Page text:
I agree with you Paul that going to an NA meeting would be a good idea. Having the support of others should be a comfort. Knowing that you are not alone. I think that you have taken a great first step in sharing your pain with us. Accepting that you are not alone and it's not your fault is important. Most trials that we go through are of a common variety, common to man. It is how with deal with it that's important.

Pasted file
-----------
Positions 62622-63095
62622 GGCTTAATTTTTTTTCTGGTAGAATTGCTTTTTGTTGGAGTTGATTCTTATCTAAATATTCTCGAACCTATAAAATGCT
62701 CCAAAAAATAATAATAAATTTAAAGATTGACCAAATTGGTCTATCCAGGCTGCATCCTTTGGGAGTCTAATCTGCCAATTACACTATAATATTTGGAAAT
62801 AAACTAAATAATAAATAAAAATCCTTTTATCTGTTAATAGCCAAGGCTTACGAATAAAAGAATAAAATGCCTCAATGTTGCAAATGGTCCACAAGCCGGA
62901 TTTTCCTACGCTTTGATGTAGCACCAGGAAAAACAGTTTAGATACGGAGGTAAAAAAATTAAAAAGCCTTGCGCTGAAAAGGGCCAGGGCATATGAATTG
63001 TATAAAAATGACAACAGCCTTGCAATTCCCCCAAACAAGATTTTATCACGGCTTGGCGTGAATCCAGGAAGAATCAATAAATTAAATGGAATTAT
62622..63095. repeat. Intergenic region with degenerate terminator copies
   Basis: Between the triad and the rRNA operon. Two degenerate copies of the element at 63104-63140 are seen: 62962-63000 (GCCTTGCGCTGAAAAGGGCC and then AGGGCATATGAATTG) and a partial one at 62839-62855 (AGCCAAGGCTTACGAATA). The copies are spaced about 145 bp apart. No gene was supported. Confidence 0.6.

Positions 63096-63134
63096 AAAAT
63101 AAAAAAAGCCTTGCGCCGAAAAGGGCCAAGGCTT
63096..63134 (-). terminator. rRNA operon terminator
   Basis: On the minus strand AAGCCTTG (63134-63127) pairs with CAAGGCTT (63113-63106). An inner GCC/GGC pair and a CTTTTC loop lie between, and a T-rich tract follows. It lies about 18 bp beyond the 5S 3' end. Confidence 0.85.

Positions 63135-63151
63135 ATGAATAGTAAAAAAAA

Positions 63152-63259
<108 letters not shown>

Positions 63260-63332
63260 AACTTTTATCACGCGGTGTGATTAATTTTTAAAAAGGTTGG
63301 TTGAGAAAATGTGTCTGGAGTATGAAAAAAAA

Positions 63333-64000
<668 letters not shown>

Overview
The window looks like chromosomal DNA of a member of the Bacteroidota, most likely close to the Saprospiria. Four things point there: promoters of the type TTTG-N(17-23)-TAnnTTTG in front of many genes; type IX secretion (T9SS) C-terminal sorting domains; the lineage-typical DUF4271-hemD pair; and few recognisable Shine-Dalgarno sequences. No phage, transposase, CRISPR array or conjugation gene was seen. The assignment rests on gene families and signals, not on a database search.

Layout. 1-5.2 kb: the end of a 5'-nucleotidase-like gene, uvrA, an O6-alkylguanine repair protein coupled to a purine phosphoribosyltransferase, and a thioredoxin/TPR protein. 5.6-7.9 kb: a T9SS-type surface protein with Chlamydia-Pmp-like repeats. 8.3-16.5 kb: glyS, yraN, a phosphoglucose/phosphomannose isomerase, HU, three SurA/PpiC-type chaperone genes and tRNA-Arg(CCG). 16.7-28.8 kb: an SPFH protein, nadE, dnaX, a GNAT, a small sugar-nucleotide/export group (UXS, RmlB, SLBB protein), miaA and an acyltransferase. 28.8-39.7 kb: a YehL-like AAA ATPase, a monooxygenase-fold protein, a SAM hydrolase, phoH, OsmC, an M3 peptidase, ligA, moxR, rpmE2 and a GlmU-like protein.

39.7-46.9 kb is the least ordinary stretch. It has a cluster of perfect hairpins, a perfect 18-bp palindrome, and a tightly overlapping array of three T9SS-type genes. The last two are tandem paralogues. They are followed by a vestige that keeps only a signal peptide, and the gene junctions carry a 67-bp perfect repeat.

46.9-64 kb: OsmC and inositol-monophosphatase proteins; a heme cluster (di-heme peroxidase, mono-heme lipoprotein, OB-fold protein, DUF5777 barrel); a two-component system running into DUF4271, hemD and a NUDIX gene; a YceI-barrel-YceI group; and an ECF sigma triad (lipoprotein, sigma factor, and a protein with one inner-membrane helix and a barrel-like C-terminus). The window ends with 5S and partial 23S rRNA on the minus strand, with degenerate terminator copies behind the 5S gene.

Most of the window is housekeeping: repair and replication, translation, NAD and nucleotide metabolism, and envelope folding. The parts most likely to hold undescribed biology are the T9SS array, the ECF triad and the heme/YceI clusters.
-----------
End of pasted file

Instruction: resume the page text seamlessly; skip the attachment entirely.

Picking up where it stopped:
20. jefhatfield Retired


    Jul 9, 2000
    though overall statistics on people getting off a substances are not the most promising numbers, i have seen so much success with the people in 12 step programs

    i think the x factor that makes it defy the odds and bring people to sobriety is the common use of god in all the aspects of the program...even an atheist can benefit from the 12 step group due to its design and i also agree that it's a safe place where you can be with your friend and show genuine support